A couple of Chaminade students in attendance were also blessed to have the chance to speak with their new bishop. “As soon as I shook his hand, I recognized his genuine nature and could feel kindness radiating from him,” recalled Aidan Cappellino ’20.
The freshman spoke with Bishop Barres about his participation on the football and wrestling teams at Chaminade, and the two even shared a few laughs. Before leaving, the bishop reminded Aidan to sustain a strong spiritual life along with his athletics.
“We only talked for a few minutes, but what he said made me want to be a better man on and off the field or mat,” said Aidan.
Since his days in Allentown, the bishop has prioritized the evangelization of young people, always trying to relate to them personally by mention of sports or personal anecdotes. Following in the footsteps of the pioneer Archbishop Fulton Sheen, Bishop Barres uses social media, especially his Twitter account (@BishopBarres), to supplement his preaching. In an increasingly digital society, this can help him better reach out to the youth.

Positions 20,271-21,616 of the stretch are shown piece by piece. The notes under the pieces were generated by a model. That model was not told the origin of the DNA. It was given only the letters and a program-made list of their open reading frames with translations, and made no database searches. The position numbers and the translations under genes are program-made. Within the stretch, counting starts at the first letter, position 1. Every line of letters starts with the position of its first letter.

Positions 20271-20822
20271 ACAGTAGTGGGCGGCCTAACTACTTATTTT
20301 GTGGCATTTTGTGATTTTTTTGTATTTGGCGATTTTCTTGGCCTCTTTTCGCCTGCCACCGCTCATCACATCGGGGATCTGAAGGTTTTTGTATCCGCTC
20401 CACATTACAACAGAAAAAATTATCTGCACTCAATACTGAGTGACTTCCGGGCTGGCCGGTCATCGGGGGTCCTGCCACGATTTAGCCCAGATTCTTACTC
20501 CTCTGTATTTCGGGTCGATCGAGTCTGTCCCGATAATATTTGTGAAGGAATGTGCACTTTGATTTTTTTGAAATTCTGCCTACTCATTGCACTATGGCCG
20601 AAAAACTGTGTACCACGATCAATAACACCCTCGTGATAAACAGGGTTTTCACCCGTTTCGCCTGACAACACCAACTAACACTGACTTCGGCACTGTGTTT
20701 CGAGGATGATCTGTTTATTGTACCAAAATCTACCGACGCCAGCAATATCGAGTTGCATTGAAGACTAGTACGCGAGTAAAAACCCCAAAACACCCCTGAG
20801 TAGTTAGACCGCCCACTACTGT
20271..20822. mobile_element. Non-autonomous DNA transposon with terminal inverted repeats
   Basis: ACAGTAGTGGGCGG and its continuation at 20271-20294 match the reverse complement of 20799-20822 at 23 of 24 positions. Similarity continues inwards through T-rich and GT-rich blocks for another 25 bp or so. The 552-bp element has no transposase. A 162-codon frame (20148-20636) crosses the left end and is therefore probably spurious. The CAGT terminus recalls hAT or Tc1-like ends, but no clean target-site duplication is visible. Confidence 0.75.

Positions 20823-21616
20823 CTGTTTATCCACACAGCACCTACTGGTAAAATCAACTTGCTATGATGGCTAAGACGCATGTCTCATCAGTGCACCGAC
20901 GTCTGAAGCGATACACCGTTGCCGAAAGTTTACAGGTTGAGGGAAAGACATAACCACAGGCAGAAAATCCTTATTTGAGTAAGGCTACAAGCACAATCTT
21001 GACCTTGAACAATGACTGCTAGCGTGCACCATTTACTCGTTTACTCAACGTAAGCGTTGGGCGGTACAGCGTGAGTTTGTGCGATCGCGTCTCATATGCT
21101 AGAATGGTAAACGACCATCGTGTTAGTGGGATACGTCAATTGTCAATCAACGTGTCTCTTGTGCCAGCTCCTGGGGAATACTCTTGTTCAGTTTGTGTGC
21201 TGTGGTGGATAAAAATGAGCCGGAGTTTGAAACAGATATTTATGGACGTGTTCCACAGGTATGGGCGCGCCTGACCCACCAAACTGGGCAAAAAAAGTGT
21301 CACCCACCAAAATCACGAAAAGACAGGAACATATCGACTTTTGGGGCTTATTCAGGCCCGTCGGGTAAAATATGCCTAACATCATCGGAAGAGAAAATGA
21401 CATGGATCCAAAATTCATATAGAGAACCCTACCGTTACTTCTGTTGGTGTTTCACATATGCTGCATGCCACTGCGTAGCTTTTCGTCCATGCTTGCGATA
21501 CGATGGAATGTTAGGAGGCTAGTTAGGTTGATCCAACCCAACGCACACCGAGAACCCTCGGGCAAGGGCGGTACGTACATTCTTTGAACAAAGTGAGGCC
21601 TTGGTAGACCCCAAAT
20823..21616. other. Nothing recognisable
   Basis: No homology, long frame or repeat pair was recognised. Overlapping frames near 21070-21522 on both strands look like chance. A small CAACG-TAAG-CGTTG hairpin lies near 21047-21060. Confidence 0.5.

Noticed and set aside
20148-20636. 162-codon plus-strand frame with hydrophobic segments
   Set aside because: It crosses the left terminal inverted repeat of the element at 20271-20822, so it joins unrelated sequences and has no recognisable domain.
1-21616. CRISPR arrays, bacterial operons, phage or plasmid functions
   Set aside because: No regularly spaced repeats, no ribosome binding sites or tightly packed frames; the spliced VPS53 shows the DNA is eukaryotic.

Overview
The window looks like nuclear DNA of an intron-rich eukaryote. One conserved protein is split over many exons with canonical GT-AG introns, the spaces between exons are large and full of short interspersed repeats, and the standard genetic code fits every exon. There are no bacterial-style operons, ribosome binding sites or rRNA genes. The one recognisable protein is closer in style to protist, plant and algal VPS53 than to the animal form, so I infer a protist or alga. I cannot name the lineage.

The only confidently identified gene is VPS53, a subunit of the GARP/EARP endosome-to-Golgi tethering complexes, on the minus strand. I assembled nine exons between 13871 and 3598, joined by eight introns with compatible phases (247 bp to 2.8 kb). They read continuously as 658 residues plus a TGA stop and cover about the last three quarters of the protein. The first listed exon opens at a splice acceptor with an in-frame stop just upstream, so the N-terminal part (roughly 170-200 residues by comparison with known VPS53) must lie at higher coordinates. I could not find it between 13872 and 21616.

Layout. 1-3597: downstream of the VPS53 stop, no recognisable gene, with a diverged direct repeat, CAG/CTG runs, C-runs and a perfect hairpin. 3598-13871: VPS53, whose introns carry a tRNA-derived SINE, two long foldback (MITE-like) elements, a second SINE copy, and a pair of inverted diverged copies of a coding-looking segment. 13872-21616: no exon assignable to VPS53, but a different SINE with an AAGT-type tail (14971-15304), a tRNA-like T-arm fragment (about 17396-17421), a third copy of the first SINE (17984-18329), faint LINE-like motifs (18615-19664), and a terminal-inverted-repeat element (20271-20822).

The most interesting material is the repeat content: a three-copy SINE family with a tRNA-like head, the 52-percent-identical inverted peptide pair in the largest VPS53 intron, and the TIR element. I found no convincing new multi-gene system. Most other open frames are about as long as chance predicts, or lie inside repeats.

Driven by an unwavering vitality and constant willingness to serve, Bishop Barres has gone to work here without hesitation. Although he is now presiding over six times as many people and well over a hundred parishes, the head of the diocese will continue to give all of himself for God’s people. Our new bishop looks to focus on many of the same areas he worked on in Allentown, but he will also make adjustments to meet the needs of his new community.
The Holy Spirit speaks to people at various stages of their lives and in many different ways. It is important that the leaders of the Church make an effort to cultivate vocation by opening young people up to the possibility of the Holy Spirit inspiring them at some point in their lives.
– Bro. Stephen Balletta, S.M. ’74